Two things you need to know about the the speakers on the Nexus 5: First, there’s only one speaker. Never mind that you see a pair of speaker grilles — there’s only one speaker hidden back there. As we first learned on the LG G2 — a close cousin, insofar as the hardware goes — there’s a speaker, and there’s a microphone. Not two speakers. That’s been confirmed by iFixit’s teardown, as well, not that it was a surprise. Stick your finger over one of the speakers and it’s readily apparent.
There other thing we’ve discovered is that the Nexus 5 speaker can be pretty decent, or it can be downright horrible — and it appears that software may be to blame here.
Listen to a song in Google Play Music. Then find the same one on YouTube
First, a story. I loved listening to a record (ask your parents, kids) of “Peter and the Wolf” when I was a wee Phil. Prokofiev’s music is still some of my favorite classical, telling the story of the precocious young Peter even without narration. And so I introduced it to my 3-year-old daughter, Isabella. Every night, before bedtime, it’s “Daddy, I want to listen to Peter.” And so we fire up Google Play Music, and listen to Peter and the cat and the duck and the bird — all narrated by none other than Sting. (David Bowie’s version is pretty good, too.)
For the past month or so we’ve mostly been listening on the Moto X, or sometimes on the HTC One if we really feel like rockin’ before bed. At this point, I’m intimately familiar with how that recording should sound. So it was pretty disappointing when we tried listening to Peter with the new Nexus 5. Suddenly, Sting sounds like he’s in a cave — not just a little additional reverb, but almost like the speaker is so far recessed in the phone that the sound is bouncing around in there for a while, looking for a way to escape.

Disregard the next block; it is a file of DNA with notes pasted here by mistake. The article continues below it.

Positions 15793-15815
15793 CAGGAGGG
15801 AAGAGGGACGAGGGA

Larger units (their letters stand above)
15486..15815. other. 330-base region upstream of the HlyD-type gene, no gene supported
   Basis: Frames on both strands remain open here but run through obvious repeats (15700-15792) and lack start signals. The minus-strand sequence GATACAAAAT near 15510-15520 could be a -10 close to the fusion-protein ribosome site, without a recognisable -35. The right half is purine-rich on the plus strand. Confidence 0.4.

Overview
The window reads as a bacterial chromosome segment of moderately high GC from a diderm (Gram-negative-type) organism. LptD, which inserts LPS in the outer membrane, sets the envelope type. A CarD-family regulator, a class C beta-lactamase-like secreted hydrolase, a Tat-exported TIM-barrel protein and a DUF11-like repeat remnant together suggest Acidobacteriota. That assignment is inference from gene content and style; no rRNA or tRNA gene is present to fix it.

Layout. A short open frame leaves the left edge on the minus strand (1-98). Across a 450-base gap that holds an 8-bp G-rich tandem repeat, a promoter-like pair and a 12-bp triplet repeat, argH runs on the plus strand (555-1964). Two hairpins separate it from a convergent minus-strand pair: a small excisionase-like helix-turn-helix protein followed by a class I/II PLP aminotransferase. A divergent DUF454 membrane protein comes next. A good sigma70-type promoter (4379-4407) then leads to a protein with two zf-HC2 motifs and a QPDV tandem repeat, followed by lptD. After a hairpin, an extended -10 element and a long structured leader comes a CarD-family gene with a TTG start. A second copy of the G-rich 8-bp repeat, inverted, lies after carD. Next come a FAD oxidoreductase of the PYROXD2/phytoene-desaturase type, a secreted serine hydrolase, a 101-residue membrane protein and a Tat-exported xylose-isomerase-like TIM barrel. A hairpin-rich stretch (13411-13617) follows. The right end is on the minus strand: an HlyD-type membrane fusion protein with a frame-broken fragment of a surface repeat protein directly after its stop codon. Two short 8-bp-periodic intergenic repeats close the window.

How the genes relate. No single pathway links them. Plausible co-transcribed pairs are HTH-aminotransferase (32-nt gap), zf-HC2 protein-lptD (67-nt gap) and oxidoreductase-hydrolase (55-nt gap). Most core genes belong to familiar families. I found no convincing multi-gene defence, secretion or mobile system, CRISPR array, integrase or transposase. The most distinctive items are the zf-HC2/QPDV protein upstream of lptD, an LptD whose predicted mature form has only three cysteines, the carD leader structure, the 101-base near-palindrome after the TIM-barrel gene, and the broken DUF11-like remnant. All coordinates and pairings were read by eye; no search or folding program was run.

And we’re not just talking differences in speakers here. Our findings are unscientific, but obvious and apparent. And easily reproducible.
Audio playback through the Nexus 5 speaker is dismal in apps like Google Play Music.
Grab your Nexus 5. Play a song in Google Play Music. Then find the same song in YouTube. Now we’re not quite talking apples and oranges here, we know. File types and compression and all that will be different, affecting playback quality. But there’s a stark contrast in the end result. Try it yourself. Podcasts and other spoken-word pieces really highlight the difference. They should not sound like they’re sounding.
Local file playback also is bad, with the same echo and distortion. Play the same song in Spotify or Pandora? Things are just fine. The music sounds great. And phone calls (as far as we can tell) aren’t affected.
Something’s up, software-wise, we believe, when it comes to audio playback on the Nexus 5’s speaker. That’s actually a good thing. What I at first thought was just a sub-par speaker — and, by the way, we’ve witnessed none of this on the proper LG G2 — appears, in fact, to be an issue with audio software. That can (most likely) be fixed. We’ve got an e-mail in to Google to see if there’s something more official to be said.